But this deed of conveyance is made upon the express consideration that said premises shall not be used or occupied by said railway company, its successors or assigns, for any other purpose or purposes than the building thereon of railway tracks and other works and structures necessary or incident to the operation of a railroad line or lines through and upon said land, such use and occupation to commence within two years from this date, and in the event such use of the said premises shall not be commenced within the said period, or in the event the said premises should ever thereafter cease to be used by said railway company, its successors or assigns, for the purpose aforesaid, for (468) a longer period than one year, then this deed of conveyance shall be null and void.

In testimony whereof the Harden Manufacturing Company have hereunto set its hand and affixed its seal, this 9th day of August, A.D. 1901.

HARDEN MANUFACTURING COMPANY, [L. S.] O. D. CARPENTER, [L. S.] Secretary and Proprietor.

We do not agree with the defendants that the proviso in the descriptive part of the deed is a condition subsequent, a failure to perform which divests the plaintiff's title and revests it in the defendant.

We must interpret the deed as a whole, and endeavor to ascertain the true intent of the parties. Gudger v. White, 141 N.C. 508.

The extent of the rights acquired must, therefore, depend upon the construction placed upon the terms of the grant, and in construing such instruments, the Court will look to the circumstances attending the transaction, the situatoin [situation] of the parties, and the state of the thing granted, to ascertain the intention of the parties.

In cases of doubt, the grant must be taken most strongly against the grantor. Conditions subsequent working a forfeiture of the estate conveyed should be strictly construed, as such conditions are not favored in law, and are to be taken most strongly against the grantor to prevent forfeiture. 14 Cyc., 1201.

Courts in such cases will look to the good sense and sound equity — to the object and spirit — of the contract. Courts of equity will not aid in divesting an estate for a breach of a covenant — a contract — when a just compensation can be made in money or other valuable thing, but will relieve against forfeitures claimed by strict construction of any common-law rule. 12 Cyc., 706; Robinson v. Ingram, 126 N.C. 327.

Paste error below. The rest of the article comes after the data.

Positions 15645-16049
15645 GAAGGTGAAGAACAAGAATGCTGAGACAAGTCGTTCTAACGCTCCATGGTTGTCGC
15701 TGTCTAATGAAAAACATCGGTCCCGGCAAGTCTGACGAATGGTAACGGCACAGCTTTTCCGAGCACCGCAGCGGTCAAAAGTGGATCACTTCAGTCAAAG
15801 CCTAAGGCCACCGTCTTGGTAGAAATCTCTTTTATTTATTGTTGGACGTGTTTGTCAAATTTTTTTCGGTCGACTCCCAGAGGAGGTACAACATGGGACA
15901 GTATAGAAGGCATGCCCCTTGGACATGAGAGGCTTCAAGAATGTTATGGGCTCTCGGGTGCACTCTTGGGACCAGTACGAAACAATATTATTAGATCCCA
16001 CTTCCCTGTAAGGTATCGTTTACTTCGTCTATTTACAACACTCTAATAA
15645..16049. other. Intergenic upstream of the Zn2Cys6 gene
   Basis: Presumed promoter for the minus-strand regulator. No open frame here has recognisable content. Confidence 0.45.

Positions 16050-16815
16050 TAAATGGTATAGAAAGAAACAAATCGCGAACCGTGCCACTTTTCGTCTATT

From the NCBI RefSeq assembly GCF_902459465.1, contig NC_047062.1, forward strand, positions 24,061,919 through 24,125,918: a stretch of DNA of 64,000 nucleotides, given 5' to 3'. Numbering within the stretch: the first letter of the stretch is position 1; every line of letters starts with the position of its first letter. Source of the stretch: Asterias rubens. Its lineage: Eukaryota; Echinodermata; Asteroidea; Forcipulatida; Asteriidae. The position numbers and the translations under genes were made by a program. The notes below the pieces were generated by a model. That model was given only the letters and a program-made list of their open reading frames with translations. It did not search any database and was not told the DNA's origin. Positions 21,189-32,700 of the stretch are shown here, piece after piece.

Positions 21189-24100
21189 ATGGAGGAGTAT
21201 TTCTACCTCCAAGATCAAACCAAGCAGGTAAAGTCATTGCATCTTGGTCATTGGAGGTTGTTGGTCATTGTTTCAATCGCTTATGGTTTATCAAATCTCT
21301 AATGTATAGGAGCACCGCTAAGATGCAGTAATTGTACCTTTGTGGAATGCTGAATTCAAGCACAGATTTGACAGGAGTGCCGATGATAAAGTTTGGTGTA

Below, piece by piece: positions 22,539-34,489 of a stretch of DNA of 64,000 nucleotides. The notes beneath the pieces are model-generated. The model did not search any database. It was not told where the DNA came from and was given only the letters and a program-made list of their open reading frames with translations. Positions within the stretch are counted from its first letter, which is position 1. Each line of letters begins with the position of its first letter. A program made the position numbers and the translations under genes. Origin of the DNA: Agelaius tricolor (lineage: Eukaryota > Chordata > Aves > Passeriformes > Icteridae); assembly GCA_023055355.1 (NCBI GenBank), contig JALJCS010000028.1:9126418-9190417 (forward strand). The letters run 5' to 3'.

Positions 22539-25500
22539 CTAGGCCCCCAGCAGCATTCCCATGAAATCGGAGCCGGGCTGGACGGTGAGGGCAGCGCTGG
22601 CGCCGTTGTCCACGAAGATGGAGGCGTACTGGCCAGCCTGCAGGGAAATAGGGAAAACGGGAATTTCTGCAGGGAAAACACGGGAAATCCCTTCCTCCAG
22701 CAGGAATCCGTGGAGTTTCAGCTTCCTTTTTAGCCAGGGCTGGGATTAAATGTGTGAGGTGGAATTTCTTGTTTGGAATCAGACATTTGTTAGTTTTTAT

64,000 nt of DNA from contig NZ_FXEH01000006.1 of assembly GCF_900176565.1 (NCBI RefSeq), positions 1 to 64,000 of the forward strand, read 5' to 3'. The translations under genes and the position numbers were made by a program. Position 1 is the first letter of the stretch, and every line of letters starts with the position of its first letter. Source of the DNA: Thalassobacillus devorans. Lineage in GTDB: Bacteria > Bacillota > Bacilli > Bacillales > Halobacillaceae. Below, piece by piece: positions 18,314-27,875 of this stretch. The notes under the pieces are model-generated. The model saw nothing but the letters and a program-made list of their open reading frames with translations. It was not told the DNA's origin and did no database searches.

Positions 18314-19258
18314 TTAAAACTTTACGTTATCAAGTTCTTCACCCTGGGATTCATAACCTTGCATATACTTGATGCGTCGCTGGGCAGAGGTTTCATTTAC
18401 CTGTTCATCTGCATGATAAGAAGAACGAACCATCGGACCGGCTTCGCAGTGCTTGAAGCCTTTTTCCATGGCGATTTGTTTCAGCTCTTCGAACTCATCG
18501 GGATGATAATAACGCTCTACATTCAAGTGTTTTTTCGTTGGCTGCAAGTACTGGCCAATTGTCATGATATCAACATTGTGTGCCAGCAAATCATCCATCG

This instrument sets out the intent and purpose of the parties, which was to convey a certain strip of land, as a right of way for a (469) railway, in consideration of the benefits to accrue to the grantors. The use was a public use, as much, or more, for the public benefit as for the private advantage of the trustors.

It was not for a temporary purpose, but to secure the construction of a permanent structure to be constructed at great expense for the public service.

There are certain conditions subsequent in the deed, especially set out after the tenendum and habendum. Those conditions are to the effect that the grantee, its successors and assigns, shall use and occupy the land conveyed exclusively for railroad purposes, and that in the event such use shall not commence within two years from the date of the deed, or in the event the premises shall ever thereafter cease to be used for such purposes, for a longer period than one year, then the deed shall be void.

If the grantor had intended that the proviso set out in the descriptive part of the deed should ever take effect as a condition subsequent, he would have inserted it among the conditions subsequent expressly enumerated in the closing part of the deed. Expressio unius est exclusio alterius.

The proviso contains no words of forfeiture, and nothing to indicate that a failure to perform it should avoid the deed. Of course, it was inserted for the grantor's benefit, and that effect is given it by construing it to be a covenant or contract upon the part of the grantee, which an acceptance of the deed obligated it to perform.

If the defendant has failed to perform such contract, the plaintiff may compel it to do so, or recover damages for the breach by proper legal proceedings. Parrot v. R. R., ante, 295; Oregon Ry. v. McDonald, 32 L.R.A. (N.S.), 117.

There is nothing in this opinion which militates against the right of the defendant to sue on the contract or covenant mentioned.

The judgment of the Superior Court is


Cited: Hinton v. Vinson, 180 N.C. 397 (2g); Hinton v. Vinson, 180 N.C. 402 (2j); Ferguson v. Fibre Co., 182 N.C. 735 (2g); Blue v. Wilmington, 186 N.C. 325 (1g. 2b); Shields v. Harris, 190 N.C. 525 (2g); Benton v. Lumber Co., 195 N.C. 365 (1g).


Summaries of

R. R. v. Carpenter

Supreme Court of North Carolina
May 1, 1914
81 S.E. 682 (N.C. 1914)
Case details for

R. R. v. Carpenter

Case Details


Court:Supreme Court of North Carolina

Date published: May 1, 1914


81 S.E. 682 (N.C. 1914)
165 N.C. 465